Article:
Another example of DC Government's failure to engage in sustainability practice
Green Alleys Program, using pervious materials on the surface, so that more stormwater could be captured in site.
The response I got was that there wasn't money to do it.
Evidentally, the alley was put in the queue for reconstruction, because it is being reconstructed now, using standard concrete materials. So while it is an improvement simultaneiously it's an example of a failed opportunity to construct a "green alley" in terms of the alleged "green alley" program the city has.
Dirt/broken asphalt alley on the 6200 block of 3rd Street NW/200 block of Rittenhouse Street NW with serious run off problems.
The new alley is constructed of impervious concrete, and while dirt and gravel runoff will be eliminated, stormwater runoff will not be reduced, it will be increased, because at least the previous surface did capture some of the water before it ended up in the storm sewer system.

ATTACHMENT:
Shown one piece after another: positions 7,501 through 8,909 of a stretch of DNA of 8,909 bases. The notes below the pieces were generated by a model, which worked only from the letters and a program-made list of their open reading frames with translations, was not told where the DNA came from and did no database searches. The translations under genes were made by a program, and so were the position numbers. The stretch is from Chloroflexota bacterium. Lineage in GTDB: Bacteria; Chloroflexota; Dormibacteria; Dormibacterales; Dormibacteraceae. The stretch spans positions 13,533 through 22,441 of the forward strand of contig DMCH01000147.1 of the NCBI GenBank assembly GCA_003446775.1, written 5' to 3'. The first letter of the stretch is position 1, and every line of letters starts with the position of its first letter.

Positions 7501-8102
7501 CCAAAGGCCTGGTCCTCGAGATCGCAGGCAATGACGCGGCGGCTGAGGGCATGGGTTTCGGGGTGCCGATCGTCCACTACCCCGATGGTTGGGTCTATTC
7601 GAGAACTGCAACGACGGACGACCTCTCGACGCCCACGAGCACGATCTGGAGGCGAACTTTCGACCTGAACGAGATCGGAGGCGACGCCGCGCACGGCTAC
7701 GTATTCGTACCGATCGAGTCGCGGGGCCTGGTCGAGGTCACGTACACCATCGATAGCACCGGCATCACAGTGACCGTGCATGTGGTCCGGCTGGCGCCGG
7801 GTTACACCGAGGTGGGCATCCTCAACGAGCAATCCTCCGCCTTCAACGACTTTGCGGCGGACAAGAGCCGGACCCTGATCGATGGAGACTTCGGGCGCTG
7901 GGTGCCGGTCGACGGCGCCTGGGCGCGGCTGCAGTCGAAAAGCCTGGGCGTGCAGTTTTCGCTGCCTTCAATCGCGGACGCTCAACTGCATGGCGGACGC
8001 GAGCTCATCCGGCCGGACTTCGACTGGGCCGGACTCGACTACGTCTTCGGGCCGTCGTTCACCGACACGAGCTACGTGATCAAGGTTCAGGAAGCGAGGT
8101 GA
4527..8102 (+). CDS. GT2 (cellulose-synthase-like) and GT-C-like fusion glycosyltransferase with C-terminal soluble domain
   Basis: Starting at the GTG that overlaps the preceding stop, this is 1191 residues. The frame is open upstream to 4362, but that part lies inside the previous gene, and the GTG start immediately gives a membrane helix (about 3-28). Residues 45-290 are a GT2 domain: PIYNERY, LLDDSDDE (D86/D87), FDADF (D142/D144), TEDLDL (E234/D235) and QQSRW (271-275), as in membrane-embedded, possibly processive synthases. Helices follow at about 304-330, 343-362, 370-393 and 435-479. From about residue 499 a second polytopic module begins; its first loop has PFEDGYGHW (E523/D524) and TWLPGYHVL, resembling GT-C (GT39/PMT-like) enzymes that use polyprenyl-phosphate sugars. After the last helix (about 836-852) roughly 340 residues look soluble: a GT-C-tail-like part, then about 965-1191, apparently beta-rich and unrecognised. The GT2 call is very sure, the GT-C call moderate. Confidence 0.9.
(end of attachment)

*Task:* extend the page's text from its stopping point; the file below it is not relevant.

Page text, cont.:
New alley being reconstructed presently.
Sadly, it's a demonstration that the Sustainable DC "plan" is mostly b.s., because city agencies don't seem to be changing their practices to be sustainable at all. (See the past blog entry "Realizing all aspects of Sustainable DC: it all comes down to chickens....")
What's the point of having a "Green Alley" program if you aren't going to (re)build green alleys?
What's the point of having a "Sustainable DC" plan if government agencies aren't going to adopt and execute sustainable practice?
-- "State, city experimenting with methods for curbing storm-water runoff," Baltimore Sun
-- "Once dreaded, D.C. alleys become fun, even chic," Washington Post, 2014
-- "Alley Homes Fight for Respect -- and Trash Pickup," Washington Post, 2006